It’s impossible not to feel slightly overawed by The Lanesborough Grill. As soon as you walk in, the eyes settle on a trio of majestic chandeliers that hang from the ceiling. Pale blue frescoes run along the upper recesses of the walls, which are supported by a series of chalk-white doric columns. Light streams in through the domed glass ceiling, and as you eat dinner and the sun sets, the mood dims in the restaurant too. There’s no getting around it - it’s a stunner of a dining room.
Bringing in Shay Cooper as executive chef was a canny move. Cooper has a history with heritage hotels in London (he dragged The Goring back to relevance some years ago too) and his cooking at The Lanesborough Grill is reminiscent of that. He doesn’t mess about - this is food that you just want to eat.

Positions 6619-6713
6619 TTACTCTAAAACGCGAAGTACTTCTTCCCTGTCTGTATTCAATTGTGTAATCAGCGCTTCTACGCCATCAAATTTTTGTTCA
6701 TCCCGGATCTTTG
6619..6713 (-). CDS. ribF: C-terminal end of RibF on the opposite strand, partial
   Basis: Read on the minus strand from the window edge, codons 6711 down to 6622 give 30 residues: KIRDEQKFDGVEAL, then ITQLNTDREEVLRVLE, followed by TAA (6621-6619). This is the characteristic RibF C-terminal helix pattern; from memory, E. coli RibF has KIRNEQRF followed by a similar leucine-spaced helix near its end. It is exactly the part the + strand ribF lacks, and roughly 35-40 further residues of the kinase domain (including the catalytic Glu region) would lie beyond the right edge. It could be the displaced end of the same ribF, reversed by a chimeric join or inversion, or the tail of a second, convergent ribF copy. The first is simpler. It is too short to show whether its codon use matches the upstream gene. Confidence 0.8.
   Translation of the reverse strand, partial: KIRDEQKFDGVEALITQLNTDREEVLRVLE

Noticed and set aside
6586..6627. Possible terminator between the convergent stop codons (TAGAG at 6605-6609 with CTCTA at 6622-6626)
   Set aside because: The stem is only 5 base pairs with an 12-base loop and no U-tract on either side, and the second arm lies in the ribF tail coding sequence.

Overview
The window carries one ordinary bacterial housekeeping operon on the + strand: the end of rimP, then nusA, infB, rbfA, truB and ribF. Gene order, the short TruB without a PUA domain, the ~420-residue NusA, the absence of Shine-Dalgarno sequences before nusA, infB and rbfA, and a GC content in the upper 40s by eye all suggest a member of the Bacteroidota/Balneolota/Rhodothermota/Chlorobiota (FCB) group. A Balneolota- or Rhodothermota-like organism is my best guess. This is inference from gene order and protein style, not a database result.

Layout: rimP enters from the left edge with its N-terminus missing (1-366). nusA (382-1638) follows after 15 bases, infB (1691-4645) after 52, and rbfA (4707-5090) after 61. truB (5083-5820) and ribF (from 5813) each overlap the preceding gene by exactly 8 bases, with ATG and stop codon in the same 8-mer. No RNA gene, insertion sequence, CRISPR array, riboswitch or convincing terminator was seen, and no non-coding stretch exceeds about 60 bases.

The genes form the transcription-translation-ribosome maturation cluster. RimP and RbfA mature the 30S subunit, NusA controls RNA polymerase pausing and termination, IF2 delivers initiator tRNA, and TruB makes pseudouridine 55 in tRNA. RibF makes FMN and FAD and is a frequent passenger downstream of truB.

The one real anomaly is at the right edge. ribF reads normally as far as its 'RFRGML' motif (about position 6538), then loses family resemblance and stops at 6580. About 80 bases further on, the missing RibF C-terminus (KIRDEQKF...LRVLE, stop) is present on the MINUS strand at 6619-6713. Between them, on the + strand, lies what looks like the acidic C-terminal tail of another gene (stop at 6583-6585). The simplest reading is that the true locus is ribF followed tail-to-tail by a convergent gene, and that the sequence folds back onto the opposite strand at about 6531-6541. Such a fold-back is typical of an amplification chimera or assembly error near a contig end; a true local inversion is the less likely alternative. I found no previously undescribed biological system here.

There are still a few interesting twists and turns afoot, though. A coronation crab salad of white crab meat and crispy potato would be delicious on its own, but it’s transformed by a curried lime sabayon that turns in a star performance. A beef tartare is similarly remodelled by the clever addition of crispy hop shoots and a delicate truffle and sherry dressing; like the crab it feels fresh and interesting, but doesn’t stray too far from its roots.
Though much of the menu heads for bold, satisfying flavours, a dish of scallop carpaccio with Marinda tomato, hazelnut and smoked rapeseed oil shows a kitchen capable of balance and restraint. That said, we finish the meal on a caramelised brioche pudding with burnt orange puree and milk ice cream that is every bit as good as it sounds.
There are no duds, in fact, and the generous menus (eight starters, eight mains and five desserts) means that we could come back many times over. Service is typically attentive and ready to bend over backwards for you, and the wine list is gargantuan, with some suitably vintage bottles on offer as well as signature cocktails, aperitifs and digestifs. The prices are definitely on the burly side, but hey - you’re at The Lanesborough. Our advice? Just enjoy it.